Bacevich has a deep respect for Reinhold Niebuhr, quoting him widely in this book. I’ve already got Niebuhr’s The Irony of American History on hold at the library to devour soon.
Bacevich, quoting Niebuhr, ” One of the most pathetic aspects of human history is that every civilization expresses itself most pretentiously, compounds its partial and universal values most convincingly, and claims immortality for its finite existence at the very moment when the decay which leads to death has already begun.” (p12)
President Jimmy Carter’s July 15, 1979 pivotal speech on energy sealed his re-election defeat simply because he asked Americans to focus once again on old values instead of worshiping consumption. “Human identity is no longer defined by what one does, but by what one owns.” “We’re at a turning point in our history… one path… leads to fragmentation and self-interest. Down that road lies a mistaken idea of freedom, the right to grasp for ourselves some advantage over others.” Carter then outlined a six-point program to end dependance on foreign oil: quotas on imported oil, reducing oil used for power generation, create a new government agency to complete key energy projects, and have the American people practice conservation. Sacrifice just might be a good thing.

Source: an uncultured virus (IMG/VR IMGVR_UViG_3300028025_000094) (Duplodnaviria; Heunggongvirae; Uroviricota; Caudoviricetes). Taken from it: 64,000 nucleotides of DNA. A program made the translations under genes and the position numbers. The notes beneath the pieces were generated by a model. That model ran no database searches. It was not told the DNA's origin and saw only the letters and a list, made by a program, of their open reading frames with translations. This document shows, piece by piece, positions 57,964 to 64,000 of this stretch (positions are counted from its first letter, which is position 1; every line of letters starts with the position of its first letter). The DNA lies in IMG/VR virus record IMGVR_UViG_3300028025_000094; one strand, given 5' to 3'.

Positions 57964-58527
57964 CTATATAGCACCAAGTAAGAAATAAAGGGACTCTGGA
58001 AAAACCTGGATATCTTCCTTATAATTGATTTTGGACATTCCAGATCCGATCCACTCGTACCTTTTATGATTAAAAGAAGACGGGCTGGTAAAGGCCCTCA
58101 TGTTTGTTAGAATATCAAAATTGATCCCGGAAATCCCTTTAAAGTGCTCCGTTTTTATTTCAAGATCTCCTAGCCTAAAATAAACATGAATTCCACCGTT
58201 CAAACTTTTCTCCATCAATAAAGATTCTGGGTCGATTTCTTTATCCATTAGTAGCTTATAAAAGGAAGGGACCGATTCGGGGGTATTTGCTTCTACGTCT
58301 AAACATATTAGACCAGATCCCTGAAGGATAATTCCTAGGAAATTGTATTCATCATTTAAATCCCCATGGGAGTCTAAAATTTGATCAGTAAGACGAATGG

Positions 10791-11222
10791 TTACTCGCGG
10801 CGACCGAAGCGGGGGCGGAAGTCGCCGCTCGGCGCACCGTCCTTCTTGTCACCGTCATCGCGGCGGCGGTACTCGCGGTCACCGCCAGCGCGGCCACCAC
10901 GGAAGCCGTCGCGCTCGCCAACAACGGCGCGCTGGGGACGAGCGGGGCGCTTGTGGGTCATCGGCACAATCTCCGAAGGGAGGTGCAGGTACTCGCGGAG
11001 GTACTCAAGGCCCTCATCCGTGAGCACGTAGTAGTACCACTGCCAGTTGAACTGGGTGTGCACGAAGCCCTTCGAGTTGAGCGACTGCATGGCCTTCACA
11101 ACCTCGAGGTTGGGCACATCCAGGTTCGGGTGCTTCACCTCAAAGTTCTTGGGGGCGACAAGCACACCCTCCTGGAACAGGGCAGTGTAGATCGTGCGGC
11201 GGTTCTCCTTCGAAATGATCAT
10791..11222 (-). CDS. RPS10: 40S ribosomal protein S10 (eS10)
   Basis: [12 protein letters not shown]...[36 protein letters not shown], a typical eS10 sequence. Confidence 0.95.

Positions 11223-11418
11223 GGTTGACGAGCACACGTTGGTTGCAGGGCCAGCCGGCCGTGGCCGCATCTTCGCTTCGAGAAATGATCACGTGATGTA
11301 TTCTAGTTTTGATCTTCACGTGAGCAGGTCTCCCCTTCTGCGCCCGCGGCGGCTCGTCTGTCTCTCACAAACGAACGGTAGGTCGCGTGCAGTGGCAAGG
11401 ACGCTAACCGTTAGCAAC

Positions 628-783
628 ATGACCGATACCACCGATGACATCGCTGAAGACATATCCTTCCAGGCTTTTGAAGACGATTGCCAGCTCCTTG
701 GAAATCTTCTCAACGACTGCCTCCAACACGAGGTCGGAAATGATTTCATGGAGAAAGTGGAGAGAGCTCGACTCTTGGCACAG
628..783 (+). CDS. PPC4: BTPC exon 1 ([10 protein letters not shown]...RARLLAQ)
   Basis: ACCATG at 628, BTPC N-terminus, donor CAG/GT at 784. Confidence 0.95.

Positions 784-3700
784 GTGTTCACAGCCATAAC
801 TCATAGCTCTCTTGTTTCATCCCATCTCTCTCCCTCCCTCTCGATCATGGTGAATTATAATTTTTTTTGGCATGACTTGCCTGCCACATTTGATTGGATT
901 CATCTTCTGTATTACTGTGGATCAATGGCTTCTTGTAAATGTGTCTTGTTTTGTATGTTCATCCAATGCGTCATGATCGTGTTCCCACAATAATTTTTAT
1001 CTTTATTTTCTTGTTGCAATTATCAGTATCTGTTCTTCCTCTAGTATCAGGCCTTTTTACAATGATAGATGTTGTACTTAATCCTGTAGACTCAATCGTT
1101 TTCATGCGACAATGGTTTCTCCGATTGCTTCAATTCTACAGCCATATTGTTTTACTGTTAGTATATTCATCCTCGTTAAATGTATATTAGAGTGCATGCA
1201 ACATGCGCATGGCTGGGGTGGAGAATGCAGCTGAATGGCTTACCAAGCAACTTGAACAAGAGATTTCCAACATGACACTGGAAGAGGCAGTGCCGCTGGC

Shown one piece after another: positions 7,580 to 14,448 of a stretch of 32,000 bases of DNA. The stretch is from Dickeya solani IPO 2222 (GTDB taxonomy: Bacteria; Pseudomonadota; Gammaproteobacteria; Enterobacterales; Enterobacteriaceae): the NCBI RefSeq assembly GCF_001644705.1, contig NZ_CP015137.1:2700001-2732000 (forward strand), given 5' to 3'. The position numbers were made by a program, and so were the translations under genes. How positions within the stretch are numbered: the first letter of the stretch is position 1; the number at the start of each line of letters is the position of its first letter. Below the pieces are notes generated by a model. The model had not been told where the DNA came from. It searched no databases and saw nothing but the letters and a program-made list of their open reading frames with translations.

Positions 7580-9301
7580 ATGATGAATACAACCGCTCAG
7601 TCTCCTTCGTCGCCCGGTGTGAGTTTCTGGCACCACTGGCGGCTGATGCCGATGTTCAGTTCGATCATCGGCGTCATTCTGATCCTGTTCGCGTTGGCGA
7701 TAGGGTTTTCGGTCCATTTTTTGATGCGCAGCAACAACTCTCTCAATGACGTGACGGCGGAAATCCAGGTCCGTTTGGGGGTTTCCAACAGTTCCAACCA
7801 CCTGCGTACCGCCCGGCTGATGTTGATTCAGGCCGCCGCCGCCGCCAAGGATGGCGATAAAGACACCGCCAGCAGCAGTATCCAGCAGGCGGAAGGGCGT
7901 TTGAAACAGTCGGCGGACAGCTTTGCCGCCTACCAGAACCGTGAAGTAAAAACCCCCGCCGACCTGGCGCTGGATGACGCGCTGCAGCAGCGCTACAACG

Well, Americans wanted no part in that, so elected Reagan in a landslide. While paying lipservice to reducing government size and spend, the government under Reagan grew astronomically, deficits skyrocketing and bureaucracies swelling.
While no Bush fan, Bacevich gives him a pass, partly excusing his actions as no different than any of his predecessors for the past 60 years. We simply want to impose our American way of life on the world, whether or not they want it. “Freedom must prevail everywhere.” The ideology of national security “provides policy makers with a moral gloss that can be added to virtually any initiative by insisting that, whatever concrete interests might be at stake, the United States is also acting to advance the cause of freedom and democracy.” (p 77)
Ever heard of Paul Nitze and NSC 68? I hadn’t. NSC 68 was written by Nitze for President Truman in 1950 in response to Soviet development of nuclear technology and the Chinese Communist Revolution, widely seen as one of the “foundational documents of postwar American statecraft.” (p 107) Nitze outlines three options: isolationism, preventive war (nuclear first strike), or a more rapid build-up of American power. The first two options were thrown out, isolationism equated with giving up, and preventive war rejected as morally corrosive and repugnant. And thus began the permanent militarization of American policy. This document “has become a model to which members of the national security elite have repeatedly turned… He demonstrated the advantages of demonizing America’s adversaries, thereby transforming trivial concerns into serious threats and serious threats into existential ones. He devised the technique of artfully designing “options” to yield precooked conclusions, thereby allowing the analyst to become the de facto decision maker. He showed how easily American ideals could be employed to camouflage American ambitions, with terms like peace and freedom becoming code words for expansionism. Above all, Nitze demonstrated the inestimable value of sowing panic as a means of driving the policy-making process.” (p 113)